London Fringe 2018: Beaver Dreams – Silly Fun that You Can Really Sink Your Teeth Into

By Jay Menard

Beaver Dreams (La Fievre du Castor) is a wonderfully engaging production that combines puppetry, visuals, costumes, and humour to present a show that combines warmth, laughter, and gently delivers a message of environmentalism.

It’s not a preachy show by any means. The focus is on humour and an incredible array of brilliant visual elements. But, at the root of it, is a story that holds up a mirror to human’s desire to “own” pristine pieces of the environment (and keep others — and development — at bay), with that of the wilderness who already call these places home.

The show follows the story of one family’s personal oasis in the woods. The family is that of Lost & Found Puppet Co.’s Maggie Winston, and she combines actual interviews with generations of family members who share their stories of spending time in the Laurentians at their pristine cottage by the lake.

The other half of this story is a beaver family, who predates Winston’s family. And what ensures is a battle of sorts — the annual back-and-forth between beavers being beavers, building dams and lodges, and the family destroying one dam to lower the lake level and allow for personal use.

Amongst all of this, there’s the threat of industrialization — the approach of more development and people. Whether the beavers know it or not, they and the family are on the same side.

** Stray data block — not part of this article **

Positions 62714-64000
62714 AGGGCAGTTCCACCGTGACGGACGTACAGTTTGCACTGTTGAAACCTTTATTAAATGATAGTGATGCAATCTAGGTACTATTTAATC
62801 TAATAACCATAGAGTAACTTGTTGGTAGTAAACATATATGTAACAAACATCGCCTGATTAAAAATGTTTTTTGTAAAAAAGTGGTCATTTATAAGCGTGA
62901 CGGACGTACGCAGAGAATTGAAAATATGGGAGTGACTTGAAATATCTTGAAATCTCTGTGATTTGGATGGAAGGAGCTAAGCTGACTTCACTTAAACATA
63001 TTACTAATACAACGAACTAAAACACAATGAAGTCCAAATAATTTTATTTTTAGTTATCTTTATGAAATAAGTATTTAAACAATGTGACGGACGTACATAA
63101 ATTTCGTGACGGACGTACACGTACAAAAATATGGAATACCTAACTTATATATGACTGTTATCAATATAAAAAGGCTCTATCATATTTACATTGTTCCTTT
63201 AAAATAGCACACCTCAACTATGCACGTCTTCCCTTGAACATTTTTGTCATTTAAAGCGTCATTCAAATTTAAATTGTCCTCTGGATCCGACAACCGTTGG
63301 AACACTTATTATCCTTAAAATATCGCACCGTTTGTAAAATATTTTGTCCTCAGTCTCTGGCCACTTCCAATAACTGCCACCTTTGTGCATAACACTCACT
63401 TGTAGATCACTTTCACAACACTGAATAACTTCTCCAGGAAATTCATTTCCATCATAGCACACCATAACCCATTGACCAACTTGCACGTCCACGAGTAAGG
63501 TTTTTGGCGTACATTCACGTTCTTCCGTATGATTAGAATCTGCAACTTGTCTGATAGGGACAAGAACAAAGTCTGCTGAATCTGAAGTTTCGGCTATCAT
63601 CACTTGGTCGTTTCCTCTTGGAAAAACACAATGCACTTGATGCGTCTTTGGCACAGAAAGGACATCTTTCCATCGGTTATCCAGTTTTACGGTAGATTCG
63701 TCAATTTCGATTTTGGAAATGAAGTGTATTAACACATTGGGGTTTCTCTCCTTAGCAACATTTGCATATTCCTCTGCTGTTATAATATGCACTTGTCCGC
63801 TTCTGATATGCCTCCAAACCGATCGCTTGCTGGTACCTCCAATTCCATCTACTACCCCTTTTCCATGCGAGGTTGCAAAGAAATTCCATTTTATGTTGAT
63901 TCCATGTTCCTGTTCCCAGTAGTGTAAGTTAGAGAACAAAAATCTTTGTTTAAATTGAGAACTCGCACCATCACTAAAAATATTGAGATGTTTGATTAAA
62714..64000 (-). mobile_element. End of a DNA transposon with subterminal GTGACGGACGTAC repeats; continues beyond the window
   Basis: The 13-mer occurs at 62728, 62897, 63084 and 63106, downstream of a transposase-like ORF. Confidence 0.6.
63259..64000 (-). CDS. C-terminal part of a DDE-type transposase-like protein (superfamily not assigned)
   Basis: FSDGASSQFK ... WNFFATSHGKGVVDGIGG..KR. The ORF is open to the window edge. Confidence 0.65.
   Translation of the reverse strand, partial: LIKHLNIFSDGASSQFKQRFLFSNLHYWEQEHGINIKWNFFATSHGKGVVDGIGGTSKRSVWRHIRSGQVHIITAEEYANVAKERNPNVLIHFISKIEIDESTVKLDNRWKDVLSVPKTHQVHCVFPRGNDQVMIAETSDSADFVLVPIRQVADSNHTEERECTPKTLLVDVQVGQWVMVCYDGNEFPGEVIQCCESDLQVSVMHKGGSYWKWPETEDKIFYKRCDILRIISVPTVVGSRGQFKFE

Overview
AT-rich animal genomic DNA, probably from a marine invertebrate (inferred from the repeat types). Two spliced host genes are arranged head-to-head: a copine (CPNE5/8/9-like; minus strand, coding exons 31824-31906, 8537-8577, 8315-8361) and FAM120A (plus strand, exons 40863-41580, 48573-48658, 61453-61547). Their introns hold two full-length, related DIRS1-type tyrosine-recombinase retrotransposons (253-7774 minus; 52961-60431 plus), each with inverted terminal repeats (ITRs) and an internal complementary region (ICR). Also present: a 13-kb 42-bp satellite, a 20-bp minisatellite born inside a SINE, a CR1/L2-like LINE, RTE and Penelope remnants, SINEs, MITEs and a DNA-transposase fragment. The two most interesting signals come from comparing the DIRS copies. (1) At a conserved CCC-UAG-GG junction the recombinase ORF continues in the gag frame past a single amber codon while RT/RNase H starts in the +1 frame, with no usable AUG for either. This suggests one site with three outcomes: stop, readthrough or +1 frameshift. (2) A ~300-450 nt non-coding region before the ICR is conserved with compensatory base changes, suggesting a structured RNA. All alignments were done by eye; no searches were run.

That’s the “serious” foundation of the story, but its presentation is absolutely charming, hilarious, and heartwarming. Winston and Rae-Anna Maitland appear in full beaver costume to tell the story, but they also deftly manipulate a variety of puppets, projections, and animation. It’s a visual feast of entertainment that was beloved by youth and adults alike. And the show is trilingual (English, French, and Beavery gibberish) and it’s delightful to see the interplay of languages at work.

It’s a family friendly show, but it somehow manages to straddle that line so it’s not skewed one way or the other. There’s a lot of visual humour that the kids will appreciate, and there are a number of jokes, asides, and visual elements that the adults will appreciate.

Even mistakes are warmly embraced and deftly handled — is there a beaver equivalent for PoliGrip? The duo’s ability to go with the flow, integrate the audience, and manipulate several moving parts without it ever seeming forced or awkward is a testament to their talent as performers and storytellers.

The actual translation of the show’s French title is Beaver Fever — and it’s certainly a ‘disease’ that’s well worth catching!

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